The result of this concatenation of diverse influences has left Taiwan with an experience of deep religious diversity, that is about much more than denominational differences but also about traditions from other parts of the world beyond Asia, with imaginary centers in the Middle East, Europe, and the New World. Consider, for example: the diversity among the many indigenous people of Taiwan, culturally closer to Malayo-Polynesian people; the religions of immigrants from China who brought with them variants from their ancestral places; the diverse denominations brought by Dutch, French, and Spaniards; Presbyterian missions from Canada and Scotland, and some of the Japanese religions, old and new. Finally, the assertion of control by the KMT after 1949 added Islam and new Chinese religions to the lot.
Taiwan’s covenantal pluralism also includes what Rajeev Bhargava called principled distance, the idea that the state that maintains neutrality between religions rather than favoring one, yet at the same time it does not hesitate to intervene against religious authority if the latter is discriminating against others, or people within the community. The secular state of democratic Taiwan has achieved principled distance with religions on these two dimensions. It does not favor any religions even if some have many more adherents than others. It has not intervened against any religions since the lift of martial law: this reflects the fact that religious leaders in Taiwan have generally advocated a theology or a worldview that is not discriminating against others. Taiwanese have arrived at this situation of covenantal pluralism though their political struggles, so that they have appropriated the practices behind that concept as theirs.
This situation profoundly contrasts with the one experienced by the people in the People’s Republic of China, a country with the same type of deep religious diversity as Taiwan. China has also experienced colonial rule, albeit in the margins, with the Treaty Ports and with Manchukuo. Yet, despite some of the similarities, the Chinese Communist Party (CCP) chose to adopt a very different approach to religions, based on the idea of Sinicization, a coded word that means they must promote CCP ideals. It does not maintain a policy of principled distance: it has intervened heavily in religious affairs. It has tried to eliminate traditions such as the communal religions, forbade new religious movements such as Yiguandao, and more recently Falungong, and imposed draconian forms of corporatist control to the five religions that it has allowed to exist: Buddhism, Daoism, Christianity, Protestantism, and Islam.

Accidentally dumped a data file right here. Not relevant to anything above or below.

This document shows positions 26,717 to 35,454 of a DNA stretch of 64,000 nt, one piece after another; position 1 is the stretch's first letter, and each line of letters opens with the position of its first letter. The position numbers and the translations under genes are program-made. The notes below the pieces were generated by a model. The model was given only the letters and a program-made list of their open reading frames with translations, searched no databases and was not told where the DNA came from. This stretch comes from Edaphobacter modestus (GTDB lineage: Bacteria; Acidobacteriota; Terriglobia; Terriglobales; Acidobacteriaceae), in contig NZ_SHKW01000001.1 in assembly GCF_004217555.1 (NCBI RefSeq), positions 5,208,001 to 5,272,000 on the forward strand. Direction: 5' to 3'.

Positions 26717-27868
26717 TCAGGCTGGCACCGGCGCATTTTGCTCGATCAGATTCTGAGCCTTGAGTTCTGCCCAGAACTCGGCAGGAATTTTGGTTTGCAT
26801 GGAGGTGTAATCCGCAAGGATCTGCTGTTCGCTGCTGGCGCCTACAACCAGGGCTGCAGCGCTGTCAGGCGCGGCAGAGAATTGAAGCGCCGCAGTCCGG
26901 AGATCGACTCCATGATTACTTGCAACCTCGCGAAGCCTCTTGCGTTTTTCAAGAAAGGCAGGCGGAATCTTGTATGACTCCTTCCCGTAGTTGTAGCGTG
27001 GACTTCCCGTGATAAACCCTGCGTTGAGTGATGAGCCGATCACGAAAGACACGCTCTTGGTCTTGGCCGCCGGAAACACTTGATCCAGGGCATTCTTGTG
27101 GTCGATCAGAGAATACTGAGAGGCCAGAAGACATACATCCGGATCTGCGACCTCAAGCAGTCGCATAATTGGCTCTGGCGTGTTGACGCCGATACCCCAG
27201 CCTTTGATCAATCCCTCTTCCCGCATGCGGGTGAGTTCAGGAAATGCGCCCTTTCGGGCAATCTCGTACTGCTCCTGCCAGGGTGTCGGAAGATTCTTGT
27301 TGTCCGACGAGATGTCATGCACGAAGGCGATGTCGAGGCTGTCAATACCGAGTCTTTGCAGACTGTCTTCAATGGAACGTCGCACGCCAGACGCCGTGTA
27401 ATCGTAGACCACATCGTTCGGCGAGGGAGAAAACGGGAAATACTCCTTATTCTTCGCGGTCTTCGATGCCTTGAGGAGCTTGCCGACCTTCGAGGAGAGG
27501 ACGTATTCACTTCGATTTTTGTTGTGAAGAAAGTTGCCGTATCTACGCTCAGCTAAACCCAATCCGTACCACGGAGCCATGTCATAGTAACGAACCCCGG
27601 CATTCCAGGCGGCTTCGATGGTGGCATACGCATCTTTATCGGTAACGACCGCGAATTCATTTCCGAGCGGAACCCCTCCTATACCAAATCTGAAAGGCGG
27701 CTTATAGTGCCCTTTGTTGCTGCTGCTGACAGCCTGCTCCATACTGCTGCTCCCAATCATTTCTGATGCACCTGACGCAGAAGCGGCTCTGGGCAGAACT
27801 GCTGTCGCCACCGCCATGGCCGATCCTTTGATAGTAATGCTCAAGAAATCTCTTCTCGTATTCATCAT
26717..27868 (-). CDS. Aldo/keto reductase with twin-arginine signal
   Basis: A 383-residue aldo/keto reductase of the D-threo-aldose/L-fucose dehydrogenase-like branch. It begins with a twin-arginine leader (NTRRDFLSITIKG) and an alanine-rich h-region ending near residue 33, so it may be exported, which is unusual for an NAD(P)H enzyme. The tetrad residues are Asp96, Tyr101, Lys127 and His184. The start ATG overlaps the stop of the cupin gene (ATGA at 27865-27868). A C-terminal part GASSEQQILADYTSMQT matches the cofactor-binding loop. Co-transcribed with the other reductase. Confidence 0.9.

The CCP justifies its actions under a doctrine that rests on cultural relativism, which actively promotes the idea that Chinese values are unique and by extension that Western values are incompatible with them. Taiwan stands out as vital rebuttal to that view. It is also a society influenced deeply by Chinese values, with Confucianism, where the practice of Buddhism and Daoist rituals, as well as popular beliefs and communal religions do not differ fundamentally from practices in China. Taiwan demonstrates clearly that Chinese cultural heritage is compatible with the embrace of diversity, religious literacy, and the virtuous habits of dialogue and practical engagement between different faiths and world-views.
When Taiwan was known to the world as the Republic of China in 1945 and its government joined the emerging United Nations system, Chang Peng-Chun, delegate to the Universal Declaration of Human Rights drafting committee, argued for the inclusion of Chinese philosophical concepts because they had universal validity, not because they were Chinese. Taiwan demonstrates that it is possible to develop covenantal pluralism and related values in a nation with a Chinese cultural heritage.
Note: This piece gives the views of the author, and not the position of the LSE Religion and Global Society blog, nor of the London School of Economics.